Russia’s Daniil Medvedev pities Ukrainian players competing in the middle of the war

Russian Daniil Medvedev says he is “sorry” that Ukrainian players are touring amid their country’s invasion.

It comes after Ukraine’s Lesia Tsurenko pulled out of her match against Belarus’ Aryna Sabalenka because she said she was having a panic attack. Tsurenko said she was “absolutely shocked” by the sport’s reaction to the ongoing war after a discussion with Steve Simon, head of the WTA Tour.

World number one Iga Swiatek called for more support for the Ukrainian players after Tsurenko withdrew from the tournament, allowing Sabalenka to advance to the fourth round.

“I definitely feel sorry for all the Ukrainian players and what they’re going through,” Medvedev said after reaching the semifinals in Indian Wells on Wednesday.

“Obviously we have a responsibility (to talk about the issue) and it depends on how each individual person is going to deal with it. I’ve always said the same thing, I’m for peace around the world and that’s all I can say.”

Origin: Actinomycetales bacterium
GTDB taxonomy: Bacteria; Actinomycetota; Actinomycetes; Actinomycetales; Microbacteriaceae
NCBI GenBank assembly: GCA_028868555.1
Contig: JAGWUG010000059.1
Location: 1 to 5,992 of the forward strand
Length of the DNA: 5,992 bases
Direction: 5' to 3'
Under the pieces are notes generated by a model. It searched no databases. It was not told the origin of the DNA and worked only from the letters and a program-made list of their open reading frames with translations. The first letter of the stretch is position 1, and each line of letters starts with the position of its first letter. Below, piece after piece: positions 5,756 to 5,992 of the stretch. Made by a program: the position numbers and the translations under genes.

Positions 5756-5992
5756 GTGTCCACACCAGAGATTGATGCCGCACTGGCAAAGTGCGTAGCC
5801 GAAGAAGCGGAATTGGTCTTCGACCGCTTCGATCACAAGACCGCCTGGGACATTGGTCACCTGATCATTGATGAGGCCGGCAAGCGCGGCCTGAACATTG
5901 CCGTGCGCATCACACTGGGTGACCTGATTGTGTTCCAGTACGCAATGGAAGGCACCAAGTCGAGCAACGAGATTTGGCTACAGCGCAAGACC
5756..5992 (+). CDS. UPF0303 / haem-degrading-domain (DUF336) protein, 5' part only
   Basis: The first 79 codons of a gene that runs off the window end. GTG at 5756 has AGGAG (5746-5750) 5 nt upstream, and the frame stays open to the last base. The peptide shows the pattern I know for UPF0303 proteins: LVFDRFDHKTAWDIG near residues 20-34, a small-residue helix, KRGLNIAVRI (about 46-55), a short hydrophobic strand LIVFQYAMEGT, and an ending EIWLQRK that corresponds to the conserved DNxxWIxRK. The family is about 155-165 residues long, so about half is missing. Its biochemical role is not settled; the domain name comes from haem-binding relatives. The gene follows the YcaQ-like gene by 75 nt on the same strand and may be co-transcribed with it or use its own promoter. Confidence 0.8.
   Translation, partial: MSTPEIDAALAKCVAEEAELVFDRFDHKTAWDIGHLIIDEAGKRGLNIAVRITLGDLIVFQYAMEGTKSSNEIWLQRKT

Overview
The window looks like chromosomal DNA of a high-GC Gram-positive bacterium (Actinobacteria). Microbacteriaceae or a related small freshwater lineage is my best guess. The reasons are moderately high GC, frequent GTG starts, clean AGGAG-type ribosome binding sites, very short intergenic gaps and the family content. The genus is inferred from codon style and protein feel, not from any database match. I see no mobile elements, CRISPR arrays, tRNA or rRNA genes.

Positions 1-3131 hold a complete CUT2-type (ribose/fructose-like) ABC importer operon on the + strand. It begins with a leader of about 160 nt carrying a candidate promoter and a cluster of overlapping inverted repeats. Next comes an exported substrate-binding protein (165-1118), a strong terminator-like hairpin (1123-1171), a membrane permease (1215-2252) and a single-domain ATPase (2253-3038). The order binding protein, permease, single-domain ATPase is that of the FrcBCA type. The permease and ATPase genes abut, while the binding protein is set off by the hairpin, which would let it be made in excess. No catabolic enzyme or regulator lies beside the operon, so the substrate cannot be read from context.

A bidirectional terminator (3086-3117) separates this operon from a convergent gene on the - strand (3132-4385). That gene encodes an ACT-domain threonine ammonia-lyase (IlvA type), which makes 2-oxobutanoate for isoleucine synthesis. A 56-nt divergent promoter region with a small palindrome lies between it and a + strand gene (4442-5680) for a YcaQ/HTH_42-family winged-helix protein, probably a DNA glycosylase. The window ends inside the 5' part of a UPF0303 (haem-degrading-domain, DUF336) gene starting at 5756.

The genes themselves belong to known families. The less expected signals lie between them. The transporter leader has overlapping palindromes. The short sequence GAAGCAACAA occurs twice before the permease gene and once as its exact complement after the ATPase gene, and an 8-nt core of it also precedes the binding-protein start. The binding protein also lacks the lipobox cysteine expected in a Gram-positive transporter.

Russian and Belarusian players have been allowed to participate in both the ATP and WTA tours since the outbreak of the war, but without national affiliations, with the exception of Wimbledon and other tournaments organized by the LTA.

Further controversy arose this week when Russia’s Anastasia Potapova wore a Spartak Moscow football shirt ahead of Tuesday’s third-round match against Jessica Pegula. Swiatek led the criticism of Potapova, saying Russian players should not publicly support the country during its invasion of Ukraine.

The WTA has since issued a formal warning to Potapova, 21, who said she had supported Russian Premier League side Spartak Moscow since she was 13 and said she saw no provocation in it.

(Getty Images)

“To be honest, I was surprised,” said Swiatek of Poland, who wears a Ukrainian flag on her cap during her matches, after her third-round win over Bianca Andreescu. “I thought the player realized that even if she’s a fan of the team, she shouldn’t be showing her views like that at times like this.

“I spoke to the WTA and in a way I found that there should be fewer situations like this because they explain to other players that you can’t promote Russian teams these days, which put my mind at ease a bit.

“On the other hand, I think these situations happen unfortunately because this announcement should have been made much earlier. At the beginning of the war there was a lot of chaos in the dressing room.

“It wasn’t clear how to approach everything that causes such awkward situations. I think if there had been better leadership from the start we might have avoided situations like this.” Russia’s Daniil Medvedev pities Ukrainian players competing in the middle of the war

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